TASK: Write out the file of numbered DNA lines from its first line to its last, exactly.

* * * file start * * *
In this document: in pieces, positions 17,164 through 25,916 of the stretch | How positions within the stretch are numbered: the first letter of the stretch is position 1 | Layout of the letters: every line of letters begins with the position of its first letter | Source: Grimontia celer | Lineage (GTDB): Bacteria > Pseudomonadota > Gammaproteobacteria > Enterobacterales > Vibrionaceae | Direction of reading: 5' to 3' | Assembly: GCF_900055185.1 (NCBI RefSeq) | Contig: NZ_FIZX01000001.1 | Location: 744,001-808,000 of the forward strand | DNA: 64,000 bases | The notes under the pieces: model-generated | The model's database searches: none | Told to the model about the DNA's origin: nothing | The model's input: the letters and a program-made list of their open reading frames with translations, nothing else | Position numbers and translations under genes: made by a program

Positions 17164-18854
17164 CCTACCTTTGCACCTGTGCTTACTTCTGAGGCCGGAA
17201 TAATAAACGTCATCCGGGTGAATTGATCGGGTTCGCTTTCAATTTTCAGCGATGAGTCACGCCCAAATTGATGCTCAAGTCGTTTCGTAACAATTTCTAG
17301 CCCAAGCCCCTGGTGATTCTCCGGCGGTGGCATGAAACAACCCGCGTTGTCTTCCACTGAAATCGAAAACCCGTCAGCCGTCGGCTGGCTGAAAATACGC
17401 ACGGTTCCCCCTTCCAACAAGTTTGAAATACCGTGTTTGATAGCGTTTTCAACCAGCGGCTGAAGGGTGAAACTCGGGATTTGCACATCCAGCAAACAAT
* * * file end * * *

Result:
In this document: in pieces, positions 17,164 through 25,916 of the stretch | How positions within the stretch are numbered: the first letter of the stretch is position 1 | Layout of the letters: every line of letters begins with the position of its first letter | Source: Grimontia celer | Lineage (GTDB): Bacteria > Pseudomonadota > Gammaproteobacteria > Enterobacterales > Vibrionaceae | Direction of reading: 5' to 3' | Assembly: GCF_900055185.1 (NCBI RefSeq) | Contig: NZ_FIZX01000001.1 | Location: 744,001-808,000 of the forward strand | DNA: 64,000 bases | The notes under the pieces: model-generated | The model's database searches: none | Told to the model about the DNA's origin: nothing | The model's input: the letters and a program-made list of their open reading frames with translations, nothing else | Position numbers and translations under genes: made by a program

Positions 17164-18854
17164 CCTACCTTTGCACCTGTGCTTACTTCTGAGGCCGGAA
17201 TAATAAACGTCATCCGGGTGAATTGATCGGGTTCGCTTTCAATTTTCAGCGATGAGTCACGCCCAAATTGATGCTCAAGTCGTTTCGTAACAATTTCTAG
17301 CCCAAGCCCCTGGTGATTCTCCGGCGGTGGCATGAAACAACCCGCGTTGTCTTCCACTGAAATCGAAAACCCGTCAGCCGTCGGCTGGCTGAAAATACGC
17401 ACGGTTCCCCCTTCCAACAAGTTTGAAATACCGTGTTTGATAGCGTTTTCAACCAGCGGCTGAAGGGTGAAACTCGGGATTTGCACATCCAGCAAACAAT